PUBLISHED: 09:00, Sun, Sep 13, 2020 | UPDATED: 09:54, Sun, Sep 13, 2020
The SNP has been dominant in recent opinion polls, with YouGov's most recent survey for The Times indicating Mrs Sturgeon's party currently enjoys 57 percent support north of the border. Additionally, the survey - based on interviews with 1,142 Scottish adults aged 16 and over - indicated 53 percent backed the idea of independence, with 47 percent saying no - the largest majority in favour YouGov has ever recorded.
Sir John, Professor of Politics at the University of Strathclyde, told Express.co.uk a referendum north of the border was now looking significantly more likely.
He suggested there was a significant risk in the UK Government refusing to accept the need for a referendum, especially if the SNP wins an overall majority in next year's Scottish Parliamentary elections.
He explained: "The nightmare scenario is if indeed they do say no, one possibility is the SNP will go back to what used to be their position, which is if we win a majority of seats, either in Westminster or a Holyrood election, that is a mandate for independence, end of story.
Nicola Sturgeon is currently in a strong position, said Sir John Curtice (Image: GETTY)
UK Prime Minister Boris Johnson (Image: GETTY)
There is a non-trivial risk that in 2024 you will end up in a hung Parliament in which the SNP has the balance of power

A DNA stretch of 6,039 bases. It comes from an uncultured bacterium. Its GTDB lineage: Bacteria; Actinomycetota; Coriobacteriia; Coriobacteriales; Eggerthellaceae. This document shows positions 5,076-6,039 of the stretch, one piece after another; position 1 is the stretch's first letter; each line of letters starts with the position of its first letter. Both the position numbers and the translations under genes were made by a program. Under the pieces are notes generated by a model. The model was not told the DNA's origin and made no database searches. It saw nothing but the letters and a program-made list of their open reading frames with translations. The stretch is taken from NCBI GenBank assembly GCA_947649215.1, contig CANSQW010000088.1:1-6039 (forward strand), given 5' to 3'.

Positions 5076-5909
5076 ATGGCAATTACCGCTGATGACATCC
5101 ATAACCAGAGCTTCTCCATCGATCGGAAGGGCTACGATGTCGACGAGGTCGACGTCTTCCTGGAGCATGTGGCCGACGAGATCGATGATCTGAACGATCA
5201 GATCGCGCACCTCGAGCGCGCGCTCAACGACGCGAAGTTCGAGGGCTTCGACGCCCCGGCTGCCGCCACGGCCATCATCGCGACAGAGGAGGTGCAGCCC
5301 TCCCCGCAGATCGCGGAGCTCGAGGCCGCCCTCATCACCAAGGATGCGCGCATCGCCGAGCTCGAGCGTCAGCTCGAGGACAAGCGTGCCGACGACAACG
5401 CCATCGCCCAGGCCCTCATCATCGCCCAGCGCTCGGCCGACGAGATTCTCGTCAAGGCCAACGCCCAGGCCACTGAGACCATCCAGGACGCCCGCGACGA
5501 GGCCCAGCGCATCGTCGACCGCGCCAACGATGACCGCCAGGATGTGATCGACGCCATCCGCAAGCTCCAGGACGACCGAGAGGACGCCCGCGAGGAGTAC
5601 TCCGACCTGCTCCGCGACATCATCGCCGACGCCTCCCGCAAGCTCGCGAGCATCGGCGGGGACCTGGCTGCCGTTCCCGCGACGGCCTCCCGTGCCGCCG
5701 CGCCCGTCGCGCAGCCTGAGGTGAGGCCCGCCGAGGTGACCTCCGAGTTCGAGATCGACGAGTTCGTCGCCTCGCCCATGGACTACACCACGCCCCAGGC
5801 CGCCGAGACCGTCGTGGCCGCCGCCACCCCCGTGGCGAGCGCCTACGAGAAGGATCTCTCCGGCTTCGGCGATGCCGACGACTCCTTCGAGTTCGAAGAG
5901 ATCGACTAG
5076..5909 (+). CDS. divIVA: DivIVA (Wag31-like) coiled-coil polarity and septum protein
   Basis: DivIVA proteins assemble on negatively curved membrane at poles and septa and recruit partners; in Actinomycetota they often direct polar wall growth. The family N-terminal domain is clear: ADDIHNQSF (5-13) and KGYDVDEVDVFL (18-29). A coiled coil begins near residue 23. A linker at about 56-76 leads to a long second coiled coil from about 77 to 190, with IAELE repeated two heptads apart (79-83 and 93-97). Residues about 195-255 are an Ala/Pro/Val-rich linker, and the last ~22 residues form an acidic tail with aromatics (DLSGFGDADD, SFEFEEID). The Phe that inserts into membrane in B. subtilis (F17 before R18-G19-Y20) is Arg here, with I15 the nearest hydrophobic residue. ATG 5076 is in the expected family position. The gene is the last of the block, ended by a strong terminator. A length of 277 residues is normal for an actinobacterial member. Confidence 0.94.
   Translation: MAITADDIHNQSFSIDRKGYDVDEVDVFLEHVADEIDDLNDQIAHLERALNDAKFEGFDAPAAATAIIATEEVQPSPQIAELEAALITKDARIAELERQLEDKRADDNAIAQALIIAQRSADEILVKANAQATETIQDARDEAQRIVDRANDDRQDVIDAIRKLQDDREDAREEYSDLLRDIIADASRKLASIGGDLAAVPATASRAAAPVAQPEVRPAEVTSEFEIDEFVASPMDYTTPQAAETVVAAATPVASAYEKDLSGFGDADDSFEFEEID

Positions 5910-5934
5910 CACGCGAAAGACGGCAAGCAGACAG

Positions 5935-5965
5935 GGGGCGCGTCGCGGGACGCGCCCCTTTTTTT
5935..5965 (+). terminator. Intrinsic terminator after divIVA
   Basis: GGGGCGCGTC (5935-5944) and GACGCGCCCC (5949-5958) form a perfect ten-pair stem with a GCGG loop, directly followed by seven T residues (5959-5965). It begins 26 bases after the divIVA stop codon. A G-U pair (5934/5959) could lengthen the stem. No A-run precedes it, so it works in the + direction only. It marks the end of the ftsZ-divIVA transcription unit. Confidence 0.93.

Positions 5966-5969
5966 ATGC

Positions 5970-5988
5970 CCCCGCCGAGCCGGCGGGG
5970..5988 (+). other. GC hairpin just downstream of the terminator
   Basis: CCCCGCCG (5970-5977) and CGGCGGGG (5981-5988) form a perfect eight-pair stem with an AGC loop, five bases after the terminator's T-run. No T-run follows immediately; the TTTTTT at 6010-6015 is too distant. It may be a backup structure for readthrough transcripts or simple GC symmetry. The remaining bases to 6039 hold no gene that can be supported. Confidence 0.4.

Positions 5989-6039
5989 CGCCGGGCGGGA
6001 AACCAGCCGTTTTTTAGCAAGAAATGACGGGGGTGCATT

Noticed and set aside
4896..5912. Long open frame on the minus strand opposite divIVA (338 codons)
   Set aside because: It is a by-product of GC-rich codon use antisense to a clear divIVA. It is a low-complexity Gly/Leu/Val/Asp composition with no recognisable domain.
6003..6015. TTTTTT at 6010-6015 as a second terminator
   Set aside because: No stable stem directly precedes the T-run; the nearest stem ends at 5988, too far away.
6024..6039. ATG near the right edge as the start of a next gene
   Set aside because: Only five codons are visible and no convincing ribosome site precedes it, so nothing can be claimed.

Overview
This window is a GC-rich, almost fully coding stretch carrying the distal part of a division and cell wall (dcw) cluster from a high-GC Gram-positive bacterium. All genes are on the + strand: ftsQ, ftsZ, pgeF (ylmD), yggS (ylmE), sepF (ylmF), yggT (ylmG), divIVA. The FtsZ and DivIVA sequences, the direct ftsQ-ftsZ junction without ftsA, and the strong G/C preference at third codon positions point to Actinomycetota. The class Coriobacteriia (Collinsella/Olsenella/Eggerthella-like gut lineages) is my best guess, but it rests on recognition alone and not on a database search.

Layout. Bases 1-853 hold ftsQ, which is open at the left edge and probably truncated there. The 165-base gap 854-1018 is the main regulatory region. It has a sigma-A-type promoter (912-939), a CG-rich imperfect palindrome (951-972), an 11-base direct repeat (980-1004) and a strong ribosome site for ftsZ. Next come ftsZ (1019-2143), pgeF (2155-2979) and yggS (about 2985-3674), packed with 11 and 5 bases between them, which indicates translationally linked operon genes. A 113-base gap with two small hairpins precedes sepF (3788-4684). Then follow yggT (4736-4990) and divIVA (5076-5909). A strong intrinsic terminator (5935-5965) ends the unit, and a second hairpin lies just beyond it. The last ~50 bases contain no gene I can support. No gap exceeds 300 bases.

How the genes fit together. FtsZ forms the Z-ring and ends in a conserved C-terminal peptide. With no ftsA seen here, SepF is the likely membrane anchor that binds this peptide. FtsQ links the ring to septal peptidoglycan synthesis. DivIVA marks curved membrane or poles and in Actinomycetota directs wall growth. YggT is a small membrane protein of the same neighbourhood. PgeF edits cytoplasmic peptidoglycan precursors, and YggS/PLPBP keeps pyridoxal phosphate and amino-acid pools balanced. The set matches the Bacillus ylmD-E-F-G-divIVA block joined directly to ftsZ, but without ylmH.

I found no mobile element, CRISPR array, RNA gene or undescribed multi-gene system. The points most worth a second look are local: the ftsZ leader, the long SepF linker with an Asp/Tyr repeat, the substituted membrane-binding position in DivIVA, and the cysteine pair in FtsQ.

Sir John Curtice
"What you have to bear in mind is that if the SNP continues to dominate Scotland's representation in Westminster, there is a non-trivial risk that in 2024 you will end up in a hung Parliament in which the SNP has the balance of power.
"And in those circumstances, if you have denied them a referendum and they have campaigned and they have got a majority of seats in Scotland saying this is a vote for independence, you will find yourself in an even worse pickle, because basically the SNP will just gum up the way the UK Government works.
"They will deny both Tories and Labour the opportunity to form a stable administration unless and until they accept at least probably a referendum.
READ MORE: Brexit gamble - Boris taking massive risk with deadline, warns Curtice
Nicola Sturgeon speaks in Holyrood (Image: GETTY)